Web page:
EscapeRevolution

Escape Revolution

Post Budget, market sentiment at 8-year low

The Bombay Stock Exchange. PTI

Market sentiment has touched the lowest point in the past eight years after the Budget, presented by Nirmala Sitharaman, set off a selling spree.

After the Budget, till date, the market has witnessed only 72 advances for every 100 declines, DH analysis of BSE data reveals. Since Budget day on July 5, of all 12 trading sessions, the market breadth remained on the positive side only on three occasions.

The last time the market sentiment was so low was back in January 2011 when advances to declines ratio stood at similar 0.72 to 1 on the back of turbulent times in the domestic economy as the then government was unable to withdraw the fiscal stimulus given to the industry.

The last time the sentiment was lower than this was in October 2008, when it stood at 0.57 to 1 after the crash of Lehmann Brothers in the US on September 15, 2008, that ultimately led to the Great Recession.

Market insiders are already comparing the current situation to the 2008 bubble burst, as markets are expected to depreciate further. “Back then, the sell-off was led by the layman. This time, it is led by the he-man,” jibed a big-ticket trader on the Budget.

Prior to the Budget, in the first four trading days of the current month, market sentiment was highly positive — with 113 advances against 100 declines on an average.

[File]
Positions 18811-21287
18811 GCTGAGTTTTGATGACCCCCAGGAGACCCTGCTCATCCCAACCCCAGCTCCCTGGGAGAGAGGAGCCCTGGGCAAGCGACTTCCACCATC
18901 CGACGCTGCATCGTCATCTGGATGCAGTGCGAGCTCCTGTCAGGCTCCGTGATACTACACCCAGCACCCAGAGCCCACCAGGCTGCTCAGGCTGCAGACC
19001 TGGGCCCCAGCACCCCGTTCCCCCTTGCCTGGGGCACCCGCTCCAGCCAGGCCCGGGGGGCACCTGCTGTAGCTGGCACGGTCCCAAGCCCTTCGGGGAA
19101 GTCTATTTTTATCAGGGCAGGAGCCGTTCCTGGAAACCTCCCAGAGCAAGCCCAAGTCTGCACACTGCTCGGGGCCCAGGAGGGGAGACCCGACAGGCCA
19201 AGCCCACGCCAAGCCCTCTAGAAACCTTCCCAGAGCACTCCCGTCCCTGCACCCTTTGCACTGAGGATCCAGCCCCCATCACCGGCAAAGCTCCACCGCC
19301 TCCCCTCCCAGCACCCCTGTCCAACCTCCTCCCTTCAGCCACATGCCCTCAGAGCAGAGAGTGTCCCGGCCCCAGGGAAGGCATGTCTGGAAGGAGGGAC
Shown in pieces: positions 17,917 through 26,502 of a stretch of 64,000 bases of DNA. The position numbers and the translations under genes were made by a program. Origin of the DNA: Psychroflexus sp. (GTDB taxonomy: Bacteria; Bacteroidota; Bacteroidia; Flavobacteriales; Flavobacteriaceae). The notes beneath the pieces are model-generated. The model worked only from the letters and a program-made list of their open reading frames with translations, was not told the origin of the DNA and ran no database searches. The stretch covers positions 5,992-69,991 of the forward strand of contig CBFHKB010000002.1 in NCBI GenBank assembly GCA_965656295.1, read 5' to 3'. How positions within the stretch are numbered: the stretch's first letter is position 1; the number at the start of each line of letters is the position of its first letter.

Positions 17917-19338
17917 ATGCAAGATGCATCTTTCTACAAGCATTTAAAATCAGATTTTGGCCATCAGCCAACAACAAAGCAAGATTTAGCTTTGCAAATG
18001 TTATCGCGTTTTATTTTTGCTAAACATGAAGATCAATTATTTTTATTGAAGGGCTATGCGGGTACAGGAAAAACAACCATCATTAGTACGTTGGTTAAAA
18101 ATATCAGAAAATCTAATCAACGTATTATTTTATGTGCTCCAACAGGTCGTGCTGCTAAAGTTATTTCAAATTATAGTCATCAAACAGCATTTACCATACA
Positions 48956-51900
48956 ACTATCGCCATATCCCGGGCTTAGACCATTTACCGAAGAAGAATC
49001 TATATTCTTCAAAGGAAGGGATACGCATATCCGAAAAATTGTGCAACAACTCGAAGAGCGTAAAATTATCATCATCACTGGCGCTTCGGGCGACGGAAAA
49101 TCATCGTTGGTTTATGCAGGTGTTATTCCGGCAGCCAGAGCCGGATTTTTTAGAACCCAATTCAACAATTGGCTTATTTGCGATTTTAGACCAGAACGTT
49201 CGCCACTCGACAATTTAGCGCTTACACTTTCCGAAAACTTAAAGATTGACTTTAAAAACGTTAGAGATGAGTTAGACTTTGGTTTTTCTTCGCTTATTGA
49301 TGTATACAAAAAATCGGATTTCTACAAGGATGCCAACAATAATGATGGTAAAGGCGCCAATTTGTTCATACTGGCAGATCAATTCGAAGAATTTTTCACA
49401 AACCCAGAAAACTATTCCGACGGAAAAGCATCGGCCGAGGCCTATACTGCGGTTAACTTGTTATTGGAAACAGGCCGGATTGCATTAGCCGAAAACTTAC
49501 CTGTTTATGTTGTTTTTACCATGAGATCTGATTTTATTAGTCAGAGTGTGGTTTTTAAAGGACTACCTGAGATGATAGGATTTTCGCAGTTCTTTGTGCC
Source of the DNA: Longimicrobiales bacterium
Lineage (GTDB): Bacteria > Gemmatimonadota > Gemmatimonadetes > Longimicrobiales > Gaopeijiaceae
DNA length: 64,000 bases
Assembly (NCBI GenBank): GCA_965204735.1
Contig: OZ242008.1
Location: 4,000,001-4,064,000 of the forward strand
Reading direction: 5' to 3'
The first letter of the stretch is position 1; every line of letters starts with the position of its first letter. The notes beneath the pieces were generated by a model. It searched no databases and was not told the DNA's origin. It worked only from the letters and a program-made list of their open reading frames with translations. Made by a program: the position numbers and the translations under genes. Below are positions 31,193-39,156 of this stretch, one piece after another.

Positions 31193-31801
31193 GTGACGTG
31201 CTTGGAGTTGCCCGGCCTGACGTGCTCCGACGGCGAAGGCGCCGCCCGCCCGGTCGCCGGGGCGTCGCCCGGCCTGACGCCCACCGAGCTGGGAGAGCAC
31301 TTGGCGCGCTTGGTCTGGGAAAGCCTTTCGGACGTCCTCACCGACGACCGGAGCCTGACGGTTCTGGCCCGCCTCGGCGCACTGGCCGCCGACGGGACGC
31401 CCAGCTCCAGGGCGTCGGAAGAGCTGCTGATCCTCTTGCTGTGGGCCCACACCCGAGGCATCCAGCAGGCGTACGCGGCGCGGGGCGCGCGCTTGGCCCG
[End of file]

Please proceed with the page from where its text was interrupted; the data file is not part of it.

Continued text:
The sell-off has been led by Foreign Institutional Investors (FIIs) and Foreign Portfolio Investors (FPIs), who are unhappy with the imposition of the “super-rich tax”.

The Budget has raised the surcharge on tax paid by the super rich. Prior to the Budget, a surcharge of 15% on a tax of 30% was levied on those earning more than Rs 1 crore. The Budget has increased the surcharge to 25% for those with taxable income from Rs 2-5 crore and to 37% for those earning more than Rs 5 crore. This makes the effective tax rate for  the  two groups 39% and 42.74% respectively. Many of the FPIs will be hit by the hike in surcharge, as they invest as non-corporate entities, which are classified as regular individuals for taxation purposes.

Foreign investors are of the contention that lower growth has resulted in muted earning, and this increase in surcharge has come as a double whammy for them.

Till now, since the Budget day, FIIs have withdrawn a net of Rs 7,887 crore from the Indian equity market — buying shares worth Rs 46,871 crore while selling shares worth Rs 54,759 crore.

Investor wealth wiped

Despite early gains to investors after Prime Minister Narendra Modi took charge of his second term, an analysis of stock markets during his 50-day tenure shows a loss of Rs 9.68 lakh crore for investors. The total market capitalisation of all investors on the markets stood at Rs 144.6 lakh crore on the close of Monday’s trade, 6.3% down from Rs 154.4 lakh crore when Modi took charge on May 30.

[“source=deccanherald”]